CHICAGO – Gov. Pat Quinn on Friday proclaimed Jan. 30 “Fred Korematsu Day” across Illinois to honor the civil rights activist whose challenge of the Japanese American internment in World War II became a landmark U.S. Supreme Court case.

Illinois is the fourth state to recognize Korematsu, following Hawaii, California and Utah. It is the first such honorary day named for an Asian American in the United States.

Illinois Gov. Pat Quinn
Illinois Gov. Pat Quinn

“Fred Korematsu once said, ‘Protest, but not with violence. Don’t be afraid to speak up. One person can make a difference, even if it takes 40 years.’ These are words to live by,” Quinn said, praising Korematsu’s “tenacity and commitment to making the world a better place for everyone.”

Korematsu was born in Oakland, Calif. on Jan. 30, 1919, attended public schools, where he joined the tennis and swim teams, worked in the family nursery and – in 1940 – registered for the draft in hopes of joining the U.S. Navy. Health issues prevented a Navy career, but he was hired as a welder in the Navy shipyards in Oakland, a job he lost after the Pearl Harbor attack.

His life changed with Executive Order 9066, signed by President Franklin Delano Roosevelt, which led to the confinement of 120,000 Americans of Japanese origin in camps throughout the West. While his family was sent to an internment camp, Korematsu had plastic surgery to change his appearance and created an alias, “Clyde Sarah.” He was arrested in May 1942 and jailed.

When approached by the American Civil Liberties Union of Northern California, Korematsu agreed to let his case test the constitutionality of the camps. His case went all the way to the U.S. Supreme Court, which ruled against him.

Four decades later, Korematsu’s case was reopened on the basis of new evidence that the government had lied to the Supreme Court about the “military necessity” of the internment. His conviction was vacated.

When President Bill Clinton gave Korematsu the Presidential Medal of Freedom in 1998, he called Korematsu a quiet, brave American who took an extraordinary stand. Clinton said, “In the long history of our country’s constant search for justice, some names of ordinary citizens stand for millions of souls … today we add the name of Fred Korematsu.”

“I appreciate Illinois Gov. Pat Quinn recognizing my father’s activism and promoting his legacy,” said Karen Korematsu, executive director of the not-for-profit Fred Korematsu Institute for Civil Rights and Education. “My dream is someday to see a federally recognized ‘Fred Korematsu Day’ that would remind us –  especially on Jan. 30 – that our civil liberties and the Constitution are afforded to all Americans regardless of race, color and creed.”

“The case of Fred Korematsu is a lesson for all Americans about the fragile nature of individual rights and the danger this can pose to our fundamental belief about equal justice as expressed in our Constitution,” Japanese American Citizens League Midwest Regional Director William Yoshino said. “During World War II, our nation succumbed to racism and wartime hysteria in detaining and confining all Japanese Americans residing on the West Coast. It was a tragic lesson we must heed when similar situations of national security arise today and in the future.”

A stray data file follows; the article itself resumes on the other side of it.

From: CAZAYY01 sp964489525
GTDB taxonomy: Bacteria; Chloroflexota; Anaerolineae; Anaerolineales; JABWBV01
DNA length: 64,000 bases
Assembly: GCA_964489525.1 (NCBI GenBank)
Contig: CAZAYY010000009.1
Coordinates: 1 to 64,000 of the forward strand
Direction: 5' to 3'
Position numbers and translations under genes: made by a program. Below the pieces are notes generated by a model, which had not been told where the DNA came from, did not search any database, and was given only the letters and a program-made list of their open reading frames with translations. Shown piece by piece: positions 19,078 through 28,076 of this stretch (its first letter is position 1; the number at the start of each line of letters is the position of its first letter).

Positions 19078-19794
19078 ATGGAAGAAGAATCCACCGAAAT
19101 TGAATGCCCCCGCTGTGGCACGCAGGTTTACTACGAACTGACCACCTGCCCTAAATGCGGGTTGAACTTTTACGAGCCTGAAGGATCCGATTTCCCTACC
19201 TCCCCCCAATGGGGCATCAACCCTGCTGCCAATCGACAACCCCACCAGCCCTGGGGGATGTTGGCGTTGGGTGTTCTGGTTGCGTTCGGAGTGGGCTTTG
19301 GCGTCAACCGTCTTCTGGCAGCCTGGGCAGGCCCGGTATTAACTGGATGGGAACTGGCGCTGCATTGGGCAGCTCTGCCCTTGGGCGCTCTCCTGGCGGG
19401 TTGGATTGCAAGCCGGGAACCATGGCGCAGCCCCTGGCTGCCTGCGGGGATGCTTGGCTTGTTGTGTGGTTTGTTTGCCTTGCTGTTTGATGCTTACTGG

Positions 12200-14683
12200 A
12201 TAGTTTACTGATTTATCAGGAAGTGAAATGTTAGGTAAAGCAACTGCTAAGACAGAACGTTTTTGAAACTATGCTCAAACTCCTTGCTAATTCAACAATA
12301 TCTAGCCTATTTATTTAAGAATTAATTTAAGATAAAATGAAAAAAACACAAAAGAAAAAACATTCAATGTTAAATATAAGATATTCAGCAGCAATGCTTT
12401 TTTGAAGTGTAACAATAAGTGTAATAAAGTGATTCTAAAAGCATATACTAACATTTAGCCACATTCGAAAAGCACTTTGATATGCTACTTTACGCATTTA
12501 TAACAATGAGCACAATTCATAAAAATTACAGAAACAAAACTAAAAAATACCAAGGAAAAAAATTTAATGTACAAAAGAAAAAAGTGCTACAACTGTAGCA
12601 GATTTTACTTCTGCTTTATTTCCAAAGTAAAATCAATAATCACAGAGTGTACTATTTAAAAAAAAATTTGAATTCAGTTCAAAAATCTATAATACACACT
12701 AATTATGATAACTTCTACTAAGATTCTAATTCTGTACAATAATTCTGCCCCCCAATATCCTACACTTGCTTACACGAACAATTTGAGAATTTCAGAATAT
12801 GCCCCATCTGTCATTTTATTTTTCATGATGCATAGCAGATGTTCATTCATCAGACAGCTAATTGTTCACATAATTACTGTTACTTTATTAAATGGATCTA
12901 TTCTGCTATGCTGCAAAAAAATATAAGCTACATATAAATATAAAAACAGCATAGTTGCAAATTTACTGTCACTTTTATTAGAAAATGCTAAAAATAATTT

“When fear – instead of fact – guides government decisions, we all lose,” South Asian American Policy & Research Institute Executive Director Ami Gandhi said. “Whether it is in the realm of local law enforcement, national security, or immigration, data-driven policies will keep all of us more safe and secure. We thank Gov. Quinn and the Japanese American Citizens League for reminding us all to guard against fear and prejudice.”

“Fred Korematsu was a champion of human rights and civil liberties,” said Illinois Human Rights Commission Chairman Martin Castro. “His bold and noble stand in refusing the internment of Japanese Americans during World War II enshrines him in the same civil rights pantheon as Rosa Parks, Dr. Martin Luther King, Jr. and Cesar Chavez. Mr. Korematsu’s struggle against a denial of rights and liberty over 70 years ago remains relevant today to ensure that we not repeat in this century the mistakes of the last.”

The documentary “Of Civil Wrongs and Rights: The Fred Korematsu Story” will be screened on Jan. 30 from 11:45 a.m. to 1 p.m. at Chicago’s DePaul College of Law, 25 E. Jackson Blvd., Room 903. Speakers will include Kiyo Yoshimura, a former internee, and Rabya Khan, staff attorney with the Council on American-Islamic Relations.

In addition to being officially honored by four states, Korematsu is today honored with three schools in California being named after him. He is also featured in Oakland’s “Champions for Humanity” sculpture, alongside Dr. King, Nelson Mandela and Gandhi.

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  1. What I would like to know is why the education on internment does not address Ludecke v. Watkins, the only WW2 case that uses the word internment?

  2. Why doesn’t the Governor proclaim an Arthur D. Jacobs day in honor of me, who too was interned in the U.S. during WWII? I too challenged my internment!